not sure what will - other than challenging the "right to drive" culture - eg compulsory hazards awareness testing/license renewal - say every 3years?

how about making the driver in any accident involving hospital treatment for a ped or cyclist have to automatically give up license for 30days - why not ? most of the reasons given for hitting a pedestrian or cyclist are crap - "came from nowhere" "just stepped out" "blind bend" "sun in my eyes" "busy dual carriage didn't expect a cyclist to be there" etc etc

here in Victoria sadly the state have just declined to make car dooring a mandatory points offence - despite it being a real big problem and fairly easy to identify who is to blame - unless of course the victime isn't wearing hi viz then it becomes the cyclists fault?

long rant but it is an issue and its all about sharing road space without forcing pedestrians and cyclists to be the ones who have to be inconvenienced further

....final one - school kids in high viz...from our local paper

"Just recently a primary school student was hit by a car, solely because the driver couldn't see the child," Sen-Constable Pethick said."

http://progress-leader.whereilive.com.au/news/story/kew-cop-urges-kids-u...

antigee's picture

posted by antigee [169 posts]
31st October 2012 - 23:23

0 Likes

Sure motorists should be forced to take more care, through training and penalties etc, but a more effective solution is to take away the danger - the USA has a much higher murder rate despite the death penalty, probably because in many states anyone can buy a gun.

Banning the sale of cars is perhaps an extreme step now, but separating bikes from cars with decent infratstructure, with a kerb or barrier and not just a white line, would make the most difference.

Truth is that our politicians and media are totally in thrall to the auto industry - the biggest advertising spender on earth, plus a hevay duty lobbyist. To the auto industry, ANY alternative to cars and road transport is a threat, and maintaining the hegemony of the car over poublic transport and the bicycle is critical - even conceding that a modest proportion of journeys eg <3 miles or city commutes would be better served by alternatives is anathema - this would curtail (not stop) the rampant growth of the industry, and never ending growth is the lifeblood of any private company.

Under these circs we can expect that even the Beeb will be pro-car and will spout crap designed to make cycling look like an extreme sport, because this guarantess that it will not gain mass appeal. Politicians are no better - they know the truth but dare not say it because they depend on the auto industry for financial support. Local politicians are much worse - many of them are frankly too stupid to get it, althouygh mercifully they are also not going to get a nomination for national politics.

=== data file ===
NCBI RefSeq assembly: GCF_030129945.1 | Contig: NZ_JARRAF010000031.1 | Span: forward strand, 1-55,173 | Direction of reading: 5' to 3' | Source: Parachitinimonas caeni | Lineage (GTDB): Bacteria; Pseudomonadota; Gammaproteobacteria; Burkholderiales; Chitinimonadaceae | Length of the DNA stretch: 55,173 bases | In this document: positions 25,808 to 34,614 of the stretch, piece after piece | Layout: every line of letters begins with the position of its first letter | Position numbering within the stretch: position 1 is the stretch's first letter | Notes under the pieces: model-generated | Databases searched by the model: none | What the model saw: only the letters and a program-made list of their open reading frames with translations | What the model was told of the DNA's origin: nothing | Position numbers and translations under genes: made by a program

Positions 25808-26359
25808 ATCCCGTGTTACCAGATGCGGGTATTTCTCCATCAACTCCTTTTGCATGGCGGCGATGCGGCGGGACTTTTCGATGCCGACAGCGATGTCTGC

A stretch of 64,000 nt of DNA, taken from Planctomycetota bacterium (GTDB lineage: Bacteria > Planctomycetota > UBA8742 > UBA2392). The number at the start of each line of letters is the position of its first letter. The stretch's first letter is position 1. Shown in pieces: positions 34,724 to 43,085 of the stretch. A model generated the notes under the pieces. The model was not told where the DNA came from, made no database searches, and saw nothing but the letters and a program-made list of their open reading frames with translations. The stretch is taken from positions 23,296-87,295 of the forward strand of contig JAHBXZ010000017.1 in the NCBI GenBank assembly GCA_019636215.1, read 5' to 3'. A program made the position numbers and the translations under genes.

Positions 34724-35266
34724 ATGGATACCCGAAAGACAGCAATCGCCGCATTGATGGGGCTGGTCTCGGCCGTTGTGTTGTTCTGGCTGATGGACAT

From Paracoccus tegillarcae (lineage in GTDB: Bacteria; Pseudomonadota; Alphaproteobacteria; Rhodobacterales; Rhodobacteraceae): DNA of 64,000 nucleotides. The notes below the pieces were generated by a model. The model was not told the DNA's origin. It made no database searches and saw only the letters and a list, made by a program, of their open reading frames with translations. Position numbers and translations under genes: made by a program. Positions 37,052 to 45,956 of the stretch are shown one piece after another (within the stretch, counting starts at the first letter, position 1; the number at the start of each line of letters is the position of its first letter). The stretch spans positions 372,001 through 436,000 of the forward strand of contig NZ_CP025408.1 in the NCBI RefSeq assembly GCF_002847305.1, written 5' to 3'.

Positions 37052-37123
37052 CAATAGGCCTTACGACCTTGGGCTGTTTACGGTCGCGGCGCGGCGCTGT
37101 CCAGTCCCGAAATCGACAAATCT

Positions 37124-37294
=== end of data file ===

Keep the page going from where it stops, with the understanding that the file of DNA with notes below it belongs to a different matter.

posted by Paul M [325 posts]
1st November 2012 - 7:32

2 Likes

Wear or don't wear, it's a choice.

posted by Beaufort [184 posts]
1st November 2012 - 7:47

2 Likes

Unfortunately not every car driver is perfect and some are downright selfish/dangerous so it seems to me that in the interest of self-preservation Hi Viz is necessary. Let’s face it mixing slow bikes with cars travelling faster is a recipe for disaster if anything goes wrong.

Not on my bike but waiting for a bus in Bristol the other night saw at least 4 cyclists without lights and wearing dark clothing in just the space of 15 minutes. Are they just stupid or do they have a death wish ?

Mixte Rider

posted by adriank999 [72 posts]
1st November 2012 - 8:55

1 Like

Helmets for drivers and passengers

http://www.drivingwithoutdying.com/

Around 2000 people die annually on UK roads. The majority of these are car drivers, many of whom suffer head injuries. Clearly the air bag isn’t enough protection, so we hope drivers will consider wearing a motoring helmet on London’s drive to work day and every time they get in a car.

Why should it be acceptable only for cyclists to wear helmets and not us drivers. Ensure you and any passengers especially young ones wear this additional protection, even on short trips. It is always better to be safe than sorry!

felixcat's picture

posted by felixcat [294 posts]
1st November 2012 - 9:04

3 Likes

Helmets should be individuals choice, however i think hi viz during the evening and nights is a no brainer.

The way some people drive at least if they can see you lit up in their headlights its worth something.

A simple hi-viz vest, about 4.99 from hardwear shops, and a light clipped onto it is sufficient.

There are no stupid questions, just stupid people.

stumps's picture

posted by stumps [2826 posts]
1st November 2012 - 9:48

3 Likes

and HANS devices ....

still on the 3rd switch-back of Bwlch !